Re: Why are all airliners white?

Date:         05 Sep 97 17:27:24 
From:         k_ish <kenish@ix.netcom.com>
Organization: Netcom
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Karl Swartz wrote:

> <snip>

> The reason why most airliners are predominantly white is mostly
> because darker colors absorb more heat, meaning more work must be
> done by the air conditioning systems while sitting on the ground
> on a hot, sunny day.  (At cruise altitudes, the outside air is
> plenty cold.)

True.  IIRC, the Concorde is white instead of the BA gray due to solar
heat loading as well as the high skin temperatures generated by
aerodynamic friction.  I have a chart of the surface temperatures
various colors generate in the sun (important when painting
composites).  Red and gray are almost as bad as black- NW must like to
do lots of maintenance on their ECS!

> As a side benefit, the mostly white schemes are easier to see, so
> there is a safety factor, though the existence of many non-white
> schemes suggests this is not a significant consideration.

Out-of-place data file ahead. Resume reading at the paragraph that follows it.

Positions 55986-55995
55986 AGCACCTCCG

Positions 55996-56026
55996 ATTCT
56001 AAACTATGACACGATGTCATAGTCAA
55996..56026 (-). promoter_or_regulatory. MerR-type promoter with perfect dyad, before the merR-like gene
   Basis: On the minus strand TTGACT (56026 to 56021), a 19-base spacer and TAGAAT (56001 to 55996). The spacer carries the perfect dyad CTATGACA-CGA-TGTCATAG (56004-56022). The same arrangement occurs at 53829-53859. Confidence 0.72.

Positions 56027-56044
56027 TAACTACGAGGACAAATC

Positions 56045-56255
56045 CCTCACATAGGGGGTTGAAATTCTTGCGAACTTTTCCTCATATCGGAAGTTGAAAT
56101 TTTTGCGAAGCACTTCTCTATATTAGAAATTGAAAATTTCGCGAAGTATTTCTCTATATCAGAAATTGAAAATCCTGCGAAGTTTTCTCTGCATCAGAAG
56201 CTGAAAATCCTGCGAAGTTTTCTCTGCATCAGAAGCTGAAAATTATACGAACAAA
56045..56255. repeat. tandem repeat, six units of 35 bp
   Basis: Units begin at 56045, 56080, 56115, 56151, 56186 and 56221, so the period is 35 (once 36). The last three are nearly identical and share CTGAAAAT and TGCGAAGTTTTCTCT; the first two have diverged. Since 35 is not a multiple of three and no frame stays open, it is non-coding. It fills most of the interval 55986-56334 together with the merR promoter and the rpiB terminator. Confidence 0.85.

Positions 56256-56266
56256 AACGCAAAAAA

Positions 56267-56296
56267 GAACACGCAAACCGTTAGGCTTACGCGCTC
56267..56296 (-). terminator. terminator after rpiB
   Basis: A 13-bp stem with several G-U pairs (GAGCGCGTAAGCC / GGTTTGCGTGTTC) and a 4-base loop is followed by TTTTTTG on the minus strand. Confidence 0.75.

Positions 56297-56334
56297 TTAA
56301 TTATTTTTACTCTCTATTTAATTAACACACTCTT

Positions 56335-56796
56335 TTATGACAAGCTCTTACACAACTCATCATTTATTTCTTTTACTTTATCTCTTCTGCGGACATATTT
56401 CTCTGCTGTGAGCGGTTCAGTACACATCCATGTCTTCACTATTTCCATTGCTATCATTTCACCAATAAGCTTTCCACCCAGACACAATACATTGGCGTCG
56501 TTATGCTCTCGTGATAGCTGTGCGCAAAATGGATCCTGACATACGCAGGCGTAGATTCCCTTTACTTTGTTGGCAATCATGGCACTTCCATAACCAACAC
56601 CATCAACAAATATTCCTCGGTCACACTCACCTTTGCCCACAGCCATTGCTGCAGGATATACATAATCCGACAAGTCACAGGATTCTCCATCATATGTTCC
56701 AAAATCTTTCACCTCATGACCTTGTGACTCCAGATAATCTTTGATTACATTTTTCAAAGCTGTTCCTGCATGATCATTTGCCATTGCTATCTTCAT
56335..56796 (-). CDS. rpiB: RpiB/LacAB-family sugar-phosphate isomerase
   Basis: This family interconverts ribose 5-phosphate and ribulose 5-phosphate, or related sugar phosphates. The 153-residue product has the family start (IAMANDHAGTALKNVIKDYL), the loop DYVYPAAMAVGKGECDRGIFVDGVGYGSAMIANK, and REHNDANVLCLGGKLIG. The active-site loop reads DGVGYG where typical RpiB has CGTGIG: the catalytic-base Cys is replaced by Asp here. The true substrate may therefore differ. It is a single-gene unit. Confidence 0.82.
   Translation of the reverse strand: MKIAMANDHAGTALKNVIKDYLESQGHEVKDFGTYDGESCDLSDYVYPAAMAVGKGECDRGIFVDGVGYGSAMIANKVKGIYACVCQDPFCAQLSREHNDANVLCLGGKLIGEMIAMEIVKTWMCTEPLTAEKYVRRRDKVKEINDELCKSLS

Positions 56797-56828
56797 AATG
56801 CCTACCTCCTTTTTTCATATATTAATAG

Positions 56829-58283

Yes, looking down at the aircraft against dark colored terrain or
water.  White is a low visibility color against snow or against a bright
sky.  The USAF ran experiments with arrays of bright lights mounted on
aircraft.  The distance where a person could first see the test plane
went from approx. 8 miles to 3 miles, adding greatly to its "stealth".
The experiment was so successful, several Vietnam-era fighters were
equipped with this "camoflauge" lighting.  It is speculated that the
latest Stealth aircraft have this type of lighting.

BTW, one of the best camoflauge colors for an aircraft is salmon
pink...but try to get any self-respecting pilot to fly a pink
airplane!.  One of the most visible colors is light blue- look at a
pictures NASA test aircraft; I was told during a tour of NASA Dryden
Research Center this color was chosen to maximize visibility (they have
a lot of white in the color scheme as well).

Surprising, isn't it!?

Ken Ishiguro